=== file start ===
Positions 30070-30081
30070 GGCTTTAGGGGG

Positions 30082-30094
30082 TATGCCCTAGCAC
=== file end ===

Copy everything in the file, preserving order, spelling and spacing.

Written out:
Positions 30070-30081
30070 GGCTTTAGGGGG

Positions 30082-30094
30082 TATGCCCTAGCAC